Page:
This was a vote on an amendment by Rep. Loretta Sanchez (D-CA) that would have reduced federal funding for missile defense systems by $100 million. This amendment was offered to legislation authorizing annual funding for Defense Department programs.
Sanchez urged support for her amendment: “…My Republican colleagues increased the funding of the Ground-based Midcourse Defense [missile defense] system by $100 million. My amendment would simply take out that $100 million and give it towards savings for our country to bring down the deficit. We Democrats support progress on homeland missile defense. We want to see that the technology is proven and reliable, and that it is cost effective. However, additional funds for the GMD [missile defense] are not needed and would be wasteful. The head of the Missile Defense Agency, the director, General O'Reilly, has stated that he does not need the increase in these funds for fiscal year 2012. In fact, in front of the Senate Armed Services Committee at a hearing on April 15, he said: `Right now, sir, I've got the funding I need to address this problem,' meaning some of the failure problems we have, `because I've stopped my production line. My production line was stopped not to save money. It is solely driven by what we need to confirm the design works before we go back into production.'”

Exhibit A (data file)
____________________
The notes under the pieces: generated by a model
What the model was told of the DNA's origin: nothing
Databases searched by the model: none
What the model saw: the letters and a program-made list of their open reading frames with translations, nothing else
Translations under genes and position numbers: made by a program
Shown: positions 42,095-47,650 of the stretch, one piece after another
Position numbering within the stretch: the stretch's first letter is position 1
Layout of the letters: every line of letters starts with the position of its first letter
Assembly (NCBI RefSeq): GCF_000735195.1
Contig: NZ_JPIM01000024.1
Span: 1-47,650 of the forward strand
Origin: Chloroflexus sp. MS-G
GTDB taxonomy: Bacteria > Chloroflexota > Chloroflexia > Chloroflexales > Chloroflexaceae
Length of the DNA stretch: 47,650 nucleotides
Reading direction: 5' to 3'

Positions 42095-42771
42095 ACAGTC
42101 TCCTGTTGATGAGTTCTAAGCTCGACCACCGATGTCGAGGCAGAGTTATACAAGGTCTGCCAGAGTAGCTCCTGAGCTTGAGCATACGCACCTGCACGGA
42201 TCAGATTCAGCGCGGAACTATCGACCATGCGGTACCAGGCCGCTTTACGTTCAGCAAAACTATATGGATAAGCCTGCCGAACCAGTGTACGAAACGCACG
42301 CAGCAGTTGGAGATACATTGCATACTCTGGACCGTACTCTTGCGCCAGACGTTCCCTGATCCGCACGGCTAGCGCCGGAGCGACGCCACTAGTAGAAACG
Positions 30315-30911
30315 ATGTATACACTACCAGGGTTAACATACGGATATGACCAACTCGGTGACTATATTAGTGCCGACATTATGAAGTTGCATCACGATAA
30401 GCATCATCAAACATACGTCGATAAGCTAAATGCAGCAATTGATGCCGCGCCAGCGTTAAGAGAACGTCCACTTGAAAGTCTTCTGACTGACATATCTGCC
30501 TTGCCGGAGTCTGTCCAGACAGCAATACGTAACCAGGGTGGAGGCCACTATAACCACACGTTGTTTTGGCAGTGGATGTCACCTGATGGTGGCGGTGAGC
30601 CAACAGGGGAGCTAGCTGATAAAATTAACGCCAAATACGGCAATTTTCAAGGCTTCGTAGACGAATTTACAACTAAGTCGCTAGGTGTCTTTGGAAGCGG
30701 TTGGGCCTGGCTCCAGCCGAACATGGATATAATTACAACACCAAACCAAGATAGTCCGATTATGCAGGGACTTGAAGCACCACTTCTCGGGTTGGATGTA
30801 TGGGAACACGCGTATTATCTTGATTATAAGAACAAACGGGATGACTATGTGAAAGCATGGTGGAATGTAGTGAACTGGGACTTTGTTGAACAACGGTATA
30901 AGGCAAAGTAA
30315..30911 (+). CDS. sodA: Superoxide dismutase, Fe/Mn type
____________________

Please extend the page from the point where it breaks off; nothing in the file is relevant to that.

Rep. Mike Turner (R-OH) opposed the amendment: “These are dollars that are needed, and the threat that we have is increasing. The Ground-based Midcourse Defense system is the only missile defense system that we have that currently protects the American people from long-range ballistic missile threats, a threat that is increasing. This is a program that has had successive cuts in the past. In fiscal year 2010, the [Obama] administration slashed GMD by 35 percent or $445 million in the same year that program had setbacks. This year's fiscal year 2012 request cuts GMD by 14 percent, or $185 million. The department's 5-year spending projection cuts Ground-based Missile Defense by an additional billion, or nearly 20 percent. This is a program that is having setbacks, but it is the only program that we have. We can't cut it and expect to fix it. We can't cut it and expect it get it right.”
The House rejected this amendment by a vote of 184-234. Voting “yea’ were 169 Democrats—including a majority of progressives—and 15 Republicans. 218 Republicans and 16 Democrats voted “nay.” As a result, the House rejected an amendment that would have reduced federal funding for missile defense systems by $100 million.